INTERVIEWER: It is so nice that you decided to do this and share your experience with Pack Health. Now that you have your master trainer DPP certification, I understand you are currently in the process of training other Health Advisors here at Pack Health. Can you share a brief overview of how that training looks? What are the benefits associated with having more DPP certified Health Advisors?
TAMARA: Sure. The training is designed by Emory University and is approved by the Centers for Disease Control (CDC). The curriculum in which we train lifestyle coaches is through Emory University. They have a great support system through the DTTAC program. Because we’re training people on how to deliver a lifestyle change program, we spend time going over the curriculum, but we are also teaching lifestyle coaches how to facilitate. Generally speaking, when people think about classes, they think about lectures and presentations. Facilitation gives the power to the participant. We’re training lifestyle coaches to empower participants. That’s a different set of skills.
INTERVIEWER: We’ve got roughly 30 Health Advisors here at Pack Health. Are you training all of them at once?
TAMARA: We actually keep the groups a little more intimate! The next cohort consists of 5 Health Advisors. This group of people will attend a two-day training with me; they have workbooks and materials to help them get ready to deliver a lifestyle change program. During the first day, the HAs will learn a lot about the basics of diabetes, such as statistics and common terminology. Then, we get into the nitty-gritty of facilitation through different hands-on activities. The following day, they’ll start to learn the actual curriculum they’ll be facilitating and how to deliver it. It allows trainees to practice and get familiar while developing their niche within the program. In addition, participants learn how to market the program and how to keep people engaged.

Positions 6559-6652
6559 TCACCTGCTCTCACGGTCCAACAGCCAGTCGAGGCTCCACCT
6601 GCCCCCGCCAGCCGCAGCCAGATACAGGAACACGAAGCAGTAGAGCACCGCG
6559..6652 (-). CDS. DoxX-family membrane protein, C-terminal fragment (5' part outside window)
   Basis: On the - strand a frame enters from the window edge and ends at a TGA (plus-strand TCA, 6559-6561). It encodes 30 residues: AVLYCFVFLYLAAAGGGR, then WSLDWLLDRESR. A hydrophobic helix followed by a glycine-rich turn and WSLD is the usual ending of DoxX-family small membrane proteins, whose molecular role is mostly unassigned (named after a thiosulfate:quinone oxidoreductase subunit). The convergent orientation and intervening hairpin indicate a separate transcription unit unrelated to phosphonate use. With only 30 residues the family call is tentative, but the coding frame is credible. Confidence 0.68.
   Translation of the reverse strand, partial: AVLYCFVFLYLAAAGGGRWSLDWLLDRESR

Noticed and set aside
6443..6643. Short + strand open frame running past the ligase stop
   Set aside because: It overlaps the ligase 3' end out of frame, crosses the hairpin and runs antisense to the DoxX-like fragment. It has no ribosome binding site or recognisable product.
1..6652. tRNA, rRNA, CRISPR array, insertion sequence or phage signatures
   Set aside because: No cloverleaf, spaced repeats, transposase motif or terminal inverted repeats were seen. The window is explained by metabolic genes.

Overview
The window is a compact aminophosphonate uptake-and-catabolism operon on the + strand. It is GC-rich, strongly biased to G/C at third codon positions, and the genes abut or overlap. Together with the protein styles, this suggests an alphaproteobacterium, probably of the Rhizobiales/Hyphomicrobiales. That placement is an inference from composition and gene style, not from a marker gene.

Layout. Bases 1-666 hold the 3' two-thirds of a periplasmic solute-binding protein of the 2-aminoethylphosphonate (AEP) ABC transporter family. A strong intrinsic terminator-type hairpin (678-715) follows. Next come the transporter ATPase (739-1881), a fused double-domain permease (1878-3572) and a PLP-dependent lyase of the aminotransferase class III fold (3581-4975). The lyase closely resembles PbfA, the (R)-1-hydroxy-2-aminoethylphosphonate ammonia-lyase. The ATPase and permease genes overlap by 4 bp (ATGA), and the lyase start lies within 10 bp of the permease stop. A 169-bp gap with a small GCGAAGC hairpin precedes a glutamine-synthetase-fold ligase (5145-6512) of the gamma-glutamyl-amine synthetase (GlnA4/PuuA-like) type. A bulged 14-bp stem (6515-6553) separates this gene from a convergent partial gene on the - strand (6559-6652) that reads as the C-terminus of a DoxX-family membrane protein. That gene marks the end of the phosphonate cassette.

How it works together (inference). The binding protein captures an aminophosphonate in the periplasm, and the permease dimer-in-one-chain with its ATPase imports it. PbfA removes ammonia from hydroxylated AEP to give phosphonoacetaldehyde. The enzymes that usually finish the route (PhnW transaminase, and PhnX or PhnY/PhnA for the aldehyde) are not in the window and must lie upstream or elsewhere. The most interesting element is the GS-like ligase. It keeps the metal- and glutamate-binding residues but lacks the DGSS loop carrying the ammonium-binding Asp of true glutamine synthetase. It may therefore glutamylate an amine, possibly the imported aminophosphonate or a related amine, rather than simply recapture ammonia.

INTERVIEWER: That’s great that they actually go through the curriculum. I mean, if you don’t experience it yourself, how can you deliver it to other people? So I have to know, as a Senior Health Advisor, what do you find most rewarding about training new lifestyle coaches?
TAMARA: Right now, I’m getting prepared to train a few of our Health Advisors! One of the unfortunate things about being in Alabama is that we have extremely high rates of diabetes and prediabetes. And unfortunately, at this time, we do not have very many lifestyle coaches to deliver the program. It is absolutely incredible seeing Health Advisors who are trained the Pack Health way also be able to put on the lifestyle coach hat. Seeing them go out and deliver this curriculum to make significant changes is super exciting. I’m thrilled to see how this is going to roll out because of the success we’ve seen from our own coaching programs. I think we can make a serious impact on the state of Alabama.